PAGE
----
DCPS boundary re-drawing process begins

Clara Doyle, Contributor

DCPS announced they will be redrawing boundaries that will determine the feeder pattern for students. The Redrawing Committee met for the first time on March 30 where members discussed their hopes for the process.

“This process will be essential toward our ongoing work to not only recover from the pandemic, but to continue our efforts to close the opportunity gap,” Deputy Mayor for Education Paul Kihn said in a recent press release. 

He outlined three main goals for DCPS during this process: clear school assignments based on their boundary feeder patterns, avoiding overcrowding of schools, and equitable access to high-quality schools. Kihn hopes that the process will provide “strategic, data-informed recommendations to ensure more students have access to great schools and facilities that meet their needs.” 

By law, of the 116 DCPS facilities, 98 are considered “by-right” and 18 are citywide. 72 percent of students use the common lottery each year to ensure entry to a DCPS school outside their boundary. Just 28 percent of students attend their “by-right” school. 

Cathy Reily, a member of the committee, was part of the redrawing process the last time it took place. She noted that one major difference between the two processes is that last time there were no members of DCPS or charter schools on the committee. This year, Reily said that there are three members of DCPS and several people representing the interests of charter schools. The boundaries have no impact on charter schools.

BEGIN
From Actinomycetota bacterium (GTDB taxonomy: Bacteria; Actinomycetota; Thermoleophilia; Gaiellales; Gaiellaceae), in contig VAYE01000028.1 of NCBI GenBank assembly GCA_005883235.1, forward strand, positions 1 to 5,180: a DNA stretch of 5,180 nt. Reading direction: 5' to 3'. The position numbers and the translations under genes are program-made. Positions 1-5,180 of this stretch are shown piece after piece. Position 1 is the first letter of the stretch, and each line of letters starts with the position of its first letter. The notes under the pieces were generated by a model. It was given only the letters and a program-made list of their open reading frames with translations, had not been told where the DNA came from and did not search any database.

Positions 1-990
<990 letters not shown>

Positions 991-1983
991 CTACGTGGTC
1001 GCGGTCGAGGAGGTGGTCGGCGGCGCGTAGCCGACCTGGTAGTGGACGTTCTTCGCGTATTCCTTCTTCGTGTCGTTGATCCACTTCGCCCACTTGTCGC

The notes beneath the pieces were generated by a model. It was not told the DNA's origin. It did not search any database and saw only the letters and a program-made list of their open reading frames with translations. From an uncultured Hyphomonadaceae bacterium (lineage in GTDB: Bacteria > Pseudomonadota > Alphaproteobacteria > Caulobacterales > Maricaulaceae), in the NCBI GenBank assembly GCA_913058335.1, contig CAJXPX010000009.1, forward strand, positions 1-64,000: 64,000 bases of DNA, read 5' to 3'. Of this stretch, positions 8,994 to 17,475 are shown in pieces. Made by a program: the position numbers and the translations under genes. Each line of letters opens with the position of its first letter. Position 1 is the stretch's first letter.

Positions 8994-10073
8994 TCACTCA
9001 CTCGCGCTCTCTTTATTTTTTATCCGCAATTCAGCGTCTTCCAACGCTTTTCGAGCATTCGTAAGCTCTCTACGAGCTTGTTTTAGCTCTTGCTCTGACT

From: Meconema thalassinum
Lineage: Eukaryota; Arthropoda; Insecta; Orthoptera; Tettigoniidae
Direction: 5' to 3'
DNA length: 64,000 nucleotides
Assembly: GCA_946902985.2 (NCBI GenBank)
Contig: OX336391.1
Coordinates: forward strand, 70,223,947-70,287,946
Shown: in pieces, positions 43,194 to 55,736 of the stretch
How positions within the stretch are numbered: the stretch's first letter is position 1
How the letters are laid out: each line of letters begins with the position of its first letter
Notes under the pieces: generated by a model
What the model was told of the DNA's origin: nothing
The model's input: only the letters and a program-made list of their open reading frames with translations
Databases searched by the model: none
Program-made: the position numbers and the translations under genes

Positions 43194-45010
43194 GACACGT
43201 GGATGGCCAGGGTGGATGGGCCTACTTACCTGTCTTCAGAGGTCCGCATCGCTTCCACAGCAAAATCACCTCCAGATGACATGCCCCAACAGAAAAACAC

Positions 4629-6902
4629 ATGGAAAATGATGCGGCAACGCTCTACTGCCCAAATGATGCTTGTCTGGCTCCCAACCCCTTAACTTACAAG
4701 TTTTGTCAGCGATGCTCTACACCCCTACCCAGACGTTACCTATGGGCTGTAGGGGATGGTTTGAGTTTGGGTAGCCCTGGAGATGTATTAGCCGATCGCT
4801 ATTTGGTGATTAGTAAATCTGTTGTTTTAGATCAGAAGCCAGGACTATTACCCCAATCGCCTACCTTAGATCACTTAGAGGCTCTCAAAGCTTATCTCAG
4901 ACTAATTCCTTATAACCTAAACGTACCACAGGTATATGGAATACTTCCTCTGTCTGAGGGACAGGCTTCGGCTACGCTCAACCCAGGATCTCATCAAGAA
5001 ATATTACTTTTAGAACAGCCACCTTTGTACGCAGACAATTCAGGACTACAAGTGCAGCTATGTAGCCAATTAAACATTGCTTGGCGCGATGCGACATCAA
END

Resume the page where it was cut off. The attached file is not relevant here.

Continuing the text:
“[Stakeholders] need to have a school that [they] can easily access that is in [their] neighborhood/zone that meets [their] needs,” said Anna Johnson, the Ward 3 representative on the committee. 

Johnson also noted that many other people on the committee shared that sentiment in their first meeting. She added that one member of the committee said that she had to drive her kid to a school an hour away just to receive the special care needed. 

Both Johnson and Reily both stressed that a lot of the process is still up in the air. Johnson and Reily will know more regarding the needs of their community after their second meeting in May, when they will hear from community members about their concerns for the first time. 

The committee’s recommendation is due in February. It was originally due in December, but DCPS recently pushed it back. Until then, they will have monthly meetings and two town halls. 

Phil Mendelson is chair of the DC Council’s Committee of the Whole, which oversees public education. DC Council voted to use the 2023 Budget Support Act to mandate a DCPS boundary study. 

The final recommendations are scheduled to be submitted by winter 2023-24. The advisory committee will prompt recommendations, which the city will adopt, modify, or reject before they are to take effect for the 2025-2026 school year.